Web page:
President’s message #15
Bernal Lecture! . . . and early announcement of prize winners!
I’m delighted to announce that the 4S is inaugurating an annual Bernal Lecture at the Denver meeting! The lecture will take place during the prize plenary on Friday.
I’d like to thank Lucy Suchman for first suggesting a Bernal lecture in conversation. I was tossing the idea around when the 2015 Bernal winner volunteered to deliver a lecture. It was an offer the 4S could not and should not refuse. I accepted it. Over the years, I have heard many members express interest in hearing more from a Bernal winner than an acceptance speech.
Coupled with this change, I will be announcing all award winners prior to the September 1 registration deadline for the meeting.
Announcing winners prior to the registration deadline allows us to (1) increase the visibility of winners, (2) celebrate our best scholarship year-round, (3) publish the texts of presentations (and perhaps written acceptances) in the meeting program, (4) compress the actual prize presentations to an hour (even with new awards, fingers crossed), (5) promote author-meets-critics sessions more explicitly, (6) perhaps attract more registrations with a Bernal lecture, (7) significantly reduce the agonizing time period during which winners have to remain silent, and (8) keep the Friday schedule roughly the same—prize plenary, business meeting, banquet.
Nominees for 2015 4S Mentoring Award?: deadline April 1
The 4S Mentoring Award committee has established April 1 as the deadline for our inaugural award, to be presented at the Denver meeting. Complete guidelines at the 4S website. Key features:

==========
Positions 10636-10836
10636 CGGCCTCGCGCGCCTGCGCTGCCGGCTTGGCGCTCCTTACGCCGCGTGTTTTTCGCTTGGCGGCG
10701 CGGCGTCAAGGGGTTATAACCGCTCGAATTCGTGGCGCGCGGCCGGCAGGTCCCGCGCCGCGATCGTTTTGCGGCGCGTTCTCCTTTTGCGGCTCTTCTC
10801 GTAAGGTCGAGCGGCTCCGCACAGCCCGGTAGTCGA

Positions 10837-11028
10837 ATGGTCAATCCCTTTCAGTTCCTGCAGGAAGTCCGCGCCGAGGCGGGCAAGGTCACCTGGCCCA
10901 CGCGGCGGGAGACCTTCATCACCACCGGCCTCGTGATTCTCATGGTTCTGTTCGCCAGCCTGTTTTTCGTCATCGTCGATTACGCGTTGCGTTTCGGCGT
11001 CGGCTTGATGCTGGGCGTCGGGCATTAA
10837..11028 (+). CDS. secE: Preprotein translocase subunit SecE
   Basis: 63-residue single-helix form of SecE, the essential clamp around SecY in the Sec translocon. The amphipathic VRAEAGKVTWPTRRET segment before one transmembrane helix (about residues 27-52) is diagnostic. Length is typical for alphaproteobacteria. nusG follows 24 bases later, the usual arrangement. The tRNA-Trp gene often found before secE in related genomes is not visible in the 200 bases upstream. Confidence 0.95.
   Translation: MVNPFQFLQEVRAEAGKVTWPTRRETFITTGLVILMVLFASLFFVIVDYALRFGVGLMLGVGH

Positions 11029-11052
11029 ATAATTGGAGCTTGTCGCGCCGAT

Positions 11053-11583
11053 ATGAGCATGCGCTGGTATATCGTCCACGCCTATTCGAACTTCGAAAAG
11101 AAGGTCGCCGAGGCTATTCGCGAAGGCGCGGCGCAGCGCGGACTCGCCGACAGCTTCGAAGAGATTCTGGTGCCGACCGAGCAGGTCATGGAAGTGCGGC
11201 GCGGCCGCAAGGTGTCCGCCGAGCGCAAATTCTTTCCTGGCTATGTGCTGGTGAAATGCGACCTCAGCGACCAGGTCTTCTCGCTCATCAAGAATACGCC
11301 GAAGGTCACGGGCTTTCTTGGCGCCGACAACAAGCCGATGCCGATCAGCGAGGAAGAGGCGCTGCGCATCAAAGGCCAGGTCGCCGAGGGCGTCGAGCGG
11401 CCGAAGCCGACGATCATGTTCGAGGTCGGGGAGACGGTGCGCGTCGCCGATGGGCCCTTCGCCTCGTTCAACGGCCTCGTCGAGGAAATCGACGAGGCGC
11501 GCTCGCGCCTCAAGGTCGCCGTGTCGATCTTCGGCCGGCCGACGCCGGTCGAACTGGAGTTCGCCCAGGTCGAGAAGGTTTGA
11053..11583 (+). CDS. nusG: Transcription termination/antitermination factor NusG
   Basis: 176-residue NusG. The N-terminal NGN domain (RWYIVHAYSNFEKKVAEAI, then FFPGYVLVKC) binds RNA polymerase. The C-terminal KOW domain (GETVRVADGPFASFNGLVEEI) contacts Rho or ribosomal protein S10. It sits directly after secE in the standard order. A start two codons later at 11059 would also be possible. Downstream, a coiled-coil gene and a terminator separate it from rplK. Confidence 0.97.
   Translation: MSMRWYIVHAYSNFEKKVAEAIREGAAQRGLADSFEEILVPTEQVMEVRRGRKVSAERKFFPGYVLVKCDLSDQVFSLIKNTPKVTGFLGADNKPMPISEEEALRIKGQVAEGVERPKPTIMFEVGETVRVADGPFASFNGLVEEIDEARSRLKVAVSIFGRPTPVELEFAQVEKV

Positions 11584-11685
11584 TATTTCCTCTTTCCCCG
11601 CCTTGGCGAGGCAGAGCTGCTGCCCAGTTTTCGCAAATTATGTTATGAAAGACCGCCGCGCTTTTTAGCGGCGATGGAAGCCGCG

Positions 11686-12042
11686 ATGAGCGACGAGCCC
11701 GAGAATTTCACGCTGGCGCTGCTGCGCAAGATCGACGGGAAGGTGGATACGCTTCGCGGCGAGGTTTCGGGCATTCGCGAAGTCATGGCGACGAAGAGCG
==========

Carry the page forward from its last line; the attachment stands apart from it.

“The nomination packet must not exceed five pages in length (12pt font). It must include (1) a statement or letter of nomination, detailing the candidate’s distinguished contributions as a mentor, and (2) supporting documentation. Supporting documentation provides evidence of the candidate's or group of candidates’ distinguished contributions to mentoring in Science and Technology Studies. Supporting documentation may include up to three letters of support from mentees, knowledgeable colleagues, supervisors, etc. Other forms of documentation are also acceptable, as appropriate.
The 4S Mentoring Award implements an expansive conception of mentoring, recognizing the wide range of ways that effective mentors share scholarly insights, practices, and support across generations and domains of practice. It recognizes mentoring through pedagogy, assistance in professional development, support of work-life relationships, and other appropriate practices.
The Award Committee considers two criteria in assessing candidates: (1) scholarly excellence in mentoring, and (2) scope of mentoring accomplishments. Some possible dimensions of scope are (a) temporal, i.e., spanning a long period of time; (b) spatial, i.e., spanning significant geographical distances; (c) organizational, i.e., spanning different institutions, types of institutions, or levels of scholarly service within an organization; and (d) representational, i.e., expanding the diversity of STS scholars and scholarship. Other dimensions of scope may be appropriate.”
Send nominations to Sharon Traweek (co-chair).
Other members of the 2015 committee include Kim Fortun, Leandro Rodriguez-Medina, Kaushik Sunder Rajan (co-chair), and Sally Wyatt.
Nominees for Council?: deadline March 1
Council as a whole selects nominees for new members. Claire Waterton chairs the committee.
Please suggest here potential candidates, including yourself. To aid Council in its deliberations, include a brief description of each candidate's qualifications.